Support the Café

Search our Site

Love and Friendship

Love and Friendship

John 15:9-17

Acts 10:44;48


Jesus said to his disciples, “As the Father has loved me, so I have loved you… This is my commandment, that you love one another as I have loved you.”


“You are my friends if you do what I command you.”


From John 15:9-17


I have a bad job. Really toxic. I thought that I had avoided most of the backstabbing and underhandedness until last week when I learned that someone I thought was a friend was actually not. She has said some pretty terrible things about me and some of my pals. She is not my friend. Right?


Jesus, though, has called us friends. The kind of friendship Jesus is talking about is characterized by equality and care for one another. There is mutuality; if one falls the other will help them up. That is amazing! Jesus, God’s incarnation, has entered into this kind of relationship with us. We are friends. If there is any reason for one to say to another, I am above you, isn’t it that one is the creator and the other the created? Yet, this is not how it is at all. God has chosen to elevate us to positions of friendship.


This is a wonderful thing to sit and think about isn’t it? God has made us co-creators, joint-heirs with Jesus… It is tempting to just end the essay there. But, “Wait,” as they say on late-night TV, “There’s More!” In this morning’s readings, Jesus went one step further, as he often did, and told us that we should be friends to one another too. “Love one another as I have loved you,” he said. So, I am left to wonder how I might be a friend to the one who has betrayed me, how will I love even her? So far, I am not doing too well, but I am trying.


The apostle Peter had a similar problem. And, you know, it wasn’t that he was unreasonable or against the movement of the Holy Spirit. I suspect that like me, and maybe like you, he just hadn’t got it all worked out yet. Peter believed that in order to be a follower of Jesus one had to become a Jew first. There was no formal process for conversion in the first century, though the Pharisee sect was very pro-proselytizing. They believed — like Jeremiah — that God was not limited to the people of Israel and their covenant but that God was the God of the whole world. What that probably meant to them is that a seeker no longer had to be born a Jew, they could become one!  Great, right?


But, to become a follower of Jesus… that was another matter for Peter. He believed that a seeker, a stranger, had to first become part of the Jewish community — accept it’s belief in one God, and it’s observance of the Torah — and then, he thought,  they could become a follower of Jesus. Throughout the book of Acts, though, Peter’s world was rocked by a series of events that caused him to rethink his position on that.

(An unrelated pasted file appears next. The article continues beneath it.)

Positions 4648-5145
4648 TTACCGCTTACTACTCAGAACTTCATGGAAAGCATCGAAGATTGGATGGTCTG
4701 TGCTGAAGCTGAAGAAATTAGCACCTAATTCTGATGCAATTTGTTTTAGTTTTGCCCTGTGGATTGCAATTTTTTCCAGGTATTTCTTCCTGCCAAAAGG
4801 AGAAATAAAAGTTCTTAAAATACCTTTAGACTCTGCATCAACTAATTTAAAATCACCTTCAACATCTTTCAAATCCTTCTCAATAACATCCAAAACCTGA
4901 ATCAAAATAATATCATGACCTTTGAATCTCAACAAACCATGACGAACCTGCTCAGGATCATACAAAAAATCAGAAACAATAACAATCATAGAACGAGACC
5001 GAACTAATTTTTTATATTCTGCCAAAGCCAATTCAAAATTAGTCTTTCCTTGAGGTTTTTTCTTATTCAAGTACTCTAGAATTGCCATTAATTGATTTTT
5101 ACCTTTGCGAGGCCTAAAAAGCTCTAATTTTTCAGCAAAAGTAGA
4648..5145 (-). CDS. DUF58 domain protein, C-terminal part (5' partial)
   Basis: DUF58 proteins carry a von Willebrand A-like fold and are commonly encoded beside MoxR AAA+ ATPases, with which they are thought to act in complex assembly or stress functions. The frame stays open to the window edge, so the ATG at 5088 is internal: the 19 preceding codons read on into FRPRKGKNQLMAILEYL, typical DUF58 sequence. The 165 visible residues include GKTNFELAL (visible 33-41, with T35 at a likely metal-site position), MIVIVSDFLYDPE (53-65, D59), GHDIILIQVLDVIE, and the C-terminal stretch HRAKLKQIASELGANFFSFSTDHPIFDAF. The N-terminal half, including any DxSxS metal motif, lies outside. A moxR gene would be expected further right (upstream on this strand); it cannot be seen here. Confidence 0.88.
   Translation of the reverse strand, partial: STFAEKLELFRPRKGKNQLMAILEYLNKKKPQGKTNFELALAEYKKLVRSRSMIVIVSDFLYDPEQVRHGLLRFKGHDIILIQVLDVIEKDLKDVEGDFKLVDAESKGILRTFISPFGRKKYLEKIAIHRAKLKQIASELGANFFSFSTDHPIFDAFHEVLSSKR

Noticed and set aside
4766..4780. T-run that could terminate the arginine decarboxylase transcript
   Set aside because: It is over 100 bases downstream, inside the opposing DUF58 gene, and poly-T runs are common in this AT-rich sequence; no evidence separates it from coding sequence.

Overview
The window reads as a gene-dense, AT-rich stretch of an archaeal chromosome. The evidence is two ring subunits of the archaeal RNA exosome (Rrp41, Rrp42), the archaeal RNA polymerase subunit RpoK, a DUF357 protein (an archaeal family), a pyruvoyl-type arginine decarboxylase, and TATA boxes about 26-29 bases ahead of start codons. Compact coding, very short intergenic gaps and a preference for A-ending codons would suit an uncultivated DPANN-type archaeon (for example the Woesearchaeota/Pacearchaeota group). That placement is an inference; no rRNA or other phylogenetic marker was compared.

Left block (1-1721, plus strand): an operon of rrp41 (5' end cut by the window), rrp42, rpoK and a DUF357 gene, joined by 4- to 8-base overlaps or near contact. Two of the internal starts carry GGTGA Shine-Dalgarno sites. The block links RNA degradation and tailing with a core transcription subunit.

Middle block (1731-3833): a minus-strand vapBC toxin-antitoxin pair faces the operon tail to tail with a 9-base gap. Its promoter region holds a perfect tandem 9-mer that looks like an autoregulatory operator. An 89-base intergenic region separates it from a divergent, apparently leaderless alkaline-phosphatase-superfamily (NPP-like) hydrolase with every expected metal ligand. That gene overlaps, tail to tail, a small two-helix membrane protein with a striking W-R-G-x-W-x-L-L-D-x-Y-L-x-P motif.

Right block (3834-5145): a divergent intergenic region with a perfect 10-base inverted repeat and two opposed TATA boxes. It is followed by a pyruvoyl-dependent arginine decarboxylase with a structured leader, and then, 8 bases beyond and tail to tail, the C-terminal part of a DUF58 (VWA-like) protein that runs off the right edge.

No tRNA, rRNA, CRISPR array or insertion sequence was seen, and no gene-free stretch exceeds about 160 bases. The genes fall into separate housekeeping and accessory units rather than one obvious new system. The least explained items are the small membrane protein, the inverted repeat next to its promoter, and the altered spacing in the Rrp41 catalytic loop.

In today’s episode, Peter and his Hebrew companions were astounded to see that the Holy Spirit was poured out even on Gentiles! Peter began his encounter with Cornelius and his gathered friends by stating clearly that he would not normally eat with gentiles, but that this was some kind of special situation, a one-off. But, right in the middle of Peter’s great speech, the Holy Spirit came on down and even the gentiles started speaking in tongues! There was no longer any denying it:  The God of the Jews was the God of everybody else too! Confronted with this phenomenon, Peter said, “Can anyone withhold the water for baptizing these people who have received the Holy Spirit just as we have?”


Of course, nobody would withhold water for baptism. But, if I replace water with friendship, which is the other thing our readings are about, then the text takes on a different meaning. If I am friends with someone, then I can’t withhold any good thing from them. Just as the Jews had become willing to share Torah with anyone who wanted to join them, I have to share the friendship of God with anyone who will receive it too. That is pretty easy most of the time. But, how will I share the friendship of God with the one who has betrayed me? What if sharing the friendship of God means that a stranger has the same rights and privileges as I do as I do? And, what if it’s not just rights, but rites too? What if even gays can be married, and even the unbaptized can have communion? See, there are real-world ramifications for this.